Republican state lawmakers have introduced bills that would require admitting privileges at local hospitals for doctors who perform abortions, that would add further requirements to the state’s informed consent law, and that would modify the medication abortion law that was ruled unconstitutional by the state supreme court.
The law, which reinstated restrictions lifted by the Obama administration, violates the state’s “single-subject” rule.
Though 2013 might have brought an array of new abortion restrictions and other setbacks for reproductive rights, there were also a number of reasons for pro-choice allies around the country to be proud this year. The staff of RH Reality Check notes some of the top pro-choice successes of 2013.
The U.S. Supreme Court turned away another challenge to an Oklahoma Supreme Court ruling in favor of abortion rights.
What’s the link between big money donors like the Koch brothers and the wave of anti-choice restrictions?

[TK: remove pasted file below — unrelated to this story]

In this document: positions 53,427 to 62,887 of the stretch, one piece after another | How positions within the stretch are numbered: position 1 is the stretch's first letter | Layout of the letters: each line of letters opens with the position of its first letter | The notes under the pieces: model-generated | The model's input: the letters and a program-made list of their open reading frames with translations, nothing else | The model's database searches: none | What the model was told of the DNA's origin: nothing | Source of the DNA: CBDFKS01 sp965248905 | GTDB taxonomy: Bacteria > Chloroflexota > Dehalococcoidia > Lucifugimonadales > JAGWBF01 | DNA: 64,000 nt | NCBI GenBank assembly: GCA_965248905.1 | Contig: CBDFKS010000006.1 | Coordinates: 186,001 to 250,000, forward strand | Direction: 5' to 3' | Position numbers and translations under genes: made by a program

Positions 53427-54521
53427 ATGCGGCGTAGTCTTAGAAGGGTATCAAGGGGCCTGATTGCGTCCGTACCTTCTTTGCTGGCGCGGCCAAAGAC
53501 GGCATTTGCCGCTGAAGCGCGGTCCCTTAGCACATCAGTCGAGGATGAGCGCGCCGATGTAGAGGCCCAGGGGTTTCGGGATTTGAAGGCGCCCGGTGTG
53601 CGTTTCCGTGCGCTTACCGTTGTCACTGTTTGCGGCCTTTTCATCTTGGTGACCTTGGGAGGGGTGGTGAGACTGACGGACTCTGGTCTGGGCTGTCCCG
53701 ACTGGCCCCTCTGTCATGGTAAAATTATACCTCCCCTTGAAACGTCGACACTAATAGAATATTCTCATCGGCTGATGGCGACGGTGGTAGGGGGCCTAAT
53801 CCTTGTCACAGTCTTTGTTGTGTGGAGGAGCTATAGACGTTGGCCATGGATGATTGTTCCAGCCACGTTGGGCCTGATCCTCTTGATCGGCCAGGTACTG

Reproductive rights advocates scored a win as the Supreme Court let stand an Oklahoma ruling striking that state’s medication abortion ban.
Our searchable tool has been updated to include final responses from 48 state attorneys general and 41 state health departments about a wide range of issues involving abortion. The additional responses support our earlier analysis—that abortion in the United States is overwhelmingly safe and highly regulated.
The ruling issued Tuesday answers two questions asked by the Roberts Court and sends the legal challenge to Oklahoma’s medication abortion ban back to the high court.
Beginning November 1, most teens who seek abortion in Oklahoma will not be able to do so without notifying a parent.
The lawsuit alleges three provisions attached as part of the state’s 2014 budget violate the “single-subject” rule of the Ohio Constitution.